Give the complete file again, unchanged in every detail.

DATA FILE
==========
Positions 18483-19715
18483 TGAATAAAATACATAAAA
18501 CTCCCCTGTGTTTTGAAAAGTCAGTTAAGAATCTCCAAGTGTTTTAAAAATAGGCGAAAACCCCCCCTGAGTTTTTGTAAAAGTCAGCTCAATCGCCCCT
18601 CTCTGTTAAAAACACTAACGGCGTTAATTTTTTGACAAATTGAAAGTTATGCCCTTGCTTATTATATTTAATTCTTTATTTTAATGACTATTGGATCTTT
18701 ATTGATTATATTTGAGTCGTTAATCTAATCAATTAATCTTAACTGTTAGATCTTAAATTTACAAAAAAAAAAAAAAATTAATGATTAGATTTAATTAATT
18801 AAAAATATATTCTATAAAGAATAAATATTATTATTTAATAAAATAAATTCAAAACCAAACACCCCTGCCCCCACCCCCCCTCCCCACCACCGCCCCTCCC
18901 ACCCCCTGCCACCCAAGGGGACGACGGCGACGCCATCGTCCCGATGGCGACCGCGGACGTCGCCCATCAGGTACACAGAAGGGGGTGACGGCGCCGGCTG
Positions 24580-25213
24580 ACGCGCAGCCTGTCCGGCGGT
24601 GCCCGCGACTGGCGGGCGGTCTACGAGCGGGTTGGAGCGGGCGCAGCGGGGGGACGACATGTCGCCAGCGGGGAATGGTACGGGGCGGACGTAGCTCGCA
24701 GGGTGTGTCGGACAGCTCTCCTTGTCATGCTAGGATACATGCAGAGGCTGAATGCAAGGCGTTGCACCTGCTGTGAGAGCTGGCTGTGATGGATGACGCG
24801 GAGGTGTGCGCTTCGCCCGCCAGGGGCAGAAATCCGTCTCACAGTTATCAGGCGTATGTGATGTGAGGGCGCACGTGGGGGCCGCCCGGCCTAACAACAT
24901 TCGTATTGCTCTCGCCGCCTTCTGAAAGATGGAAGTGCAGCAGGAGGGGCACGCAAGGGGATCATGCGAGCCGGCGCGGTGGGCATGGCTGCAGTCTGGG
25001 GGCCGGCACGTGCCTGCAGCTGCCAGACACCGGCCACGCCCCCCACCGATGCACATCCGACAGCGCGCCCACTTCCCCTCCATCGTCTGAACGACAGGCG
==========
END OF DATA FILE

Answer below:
Positions 18483-19715
18483 TGAATAAAATACATAAAA
18501 CTCCCCTGTGTTTTGAAAAGTCAGTTAAGAATCTCCAAGTGTTTTAAAAATAGGCGAAAACCCCCCCTGAGTTTTTGTAAAAGTCAGCTCAATCGCCCCT
18601 CTCTGTTAAAAACACTAACGGCGTTAATTTTTTGACAAATTGAAAGTTATGCCCTTGCTTATTATATTTAATTCTTTATTTTAATGACTATTGGATCTTT
18701 ATTGATTATATTTGAGTCGTTAATCTAATCAATTAATCTTAACTGTTAGATCTTAAATTTACAAAAAAAAAAAAAAATTAATGATTAGATTTAATTAATT
18801 AAAAATATATTCTATAAAGAATAAATATTATTATTTAATAAAATAAATTCAAAACCAAACACCCCTGCCCCCACCCCCCCTCCCCACCACCGCCCCTCCC
18901 ACCCCCTGCCACCCAAGGGGACGACGGCGACGCCATCGTCCCGATGGCGACCGCGGACGTCGCCCATCAGGTACACAGAAGGGGGTGACGGCGCCGGCTG
Positions 24580-25213
24580 ACGCGCAGCCTGTCCGGCGGT
24601 GCCCGCGACTGGCGGGCGGTCTACGAGCGGGTTGGAGCGGGCGCAGCGGGGGGACGACATGTCGCCAGCGGGGAATGGTACGGGGCGGACGTAGCTCGCA
24701 GGGTGTGTCGGACAGCTCTCCTTGTCATGCTAGGATACATGCAGAGGCTGAATGCAAGGCGTTGCACCTGCTGTGAGAGCTGGCTGTGATGGATGACGCG
24801 GAGGTGTGCGCTTCGCCCGCCAGGGGCAGAAATCCGTCTCACAGTTATCAGGCGTATGTGATGTGAGGGCGCACGTGGGGGCCGCCCGGCCTAACAACAT
24901 TCGTATTGCTCTCGCCGCCTTCTGAAAGATGGAAGTGCAGCAGGAGGGGCACGCAAGGGGATCATGCGAGCCGGCGCGGTGGGCATGGCTGCAGTCTGGG
25001 GGCCGGCACGTGCCTGCAGCTGCCAGACACCGGCCACGCCCCCCACCGATGCACATCCGACAGCGCGCCCACTTCCCCTCCATCGTCTGAACGACAGGCG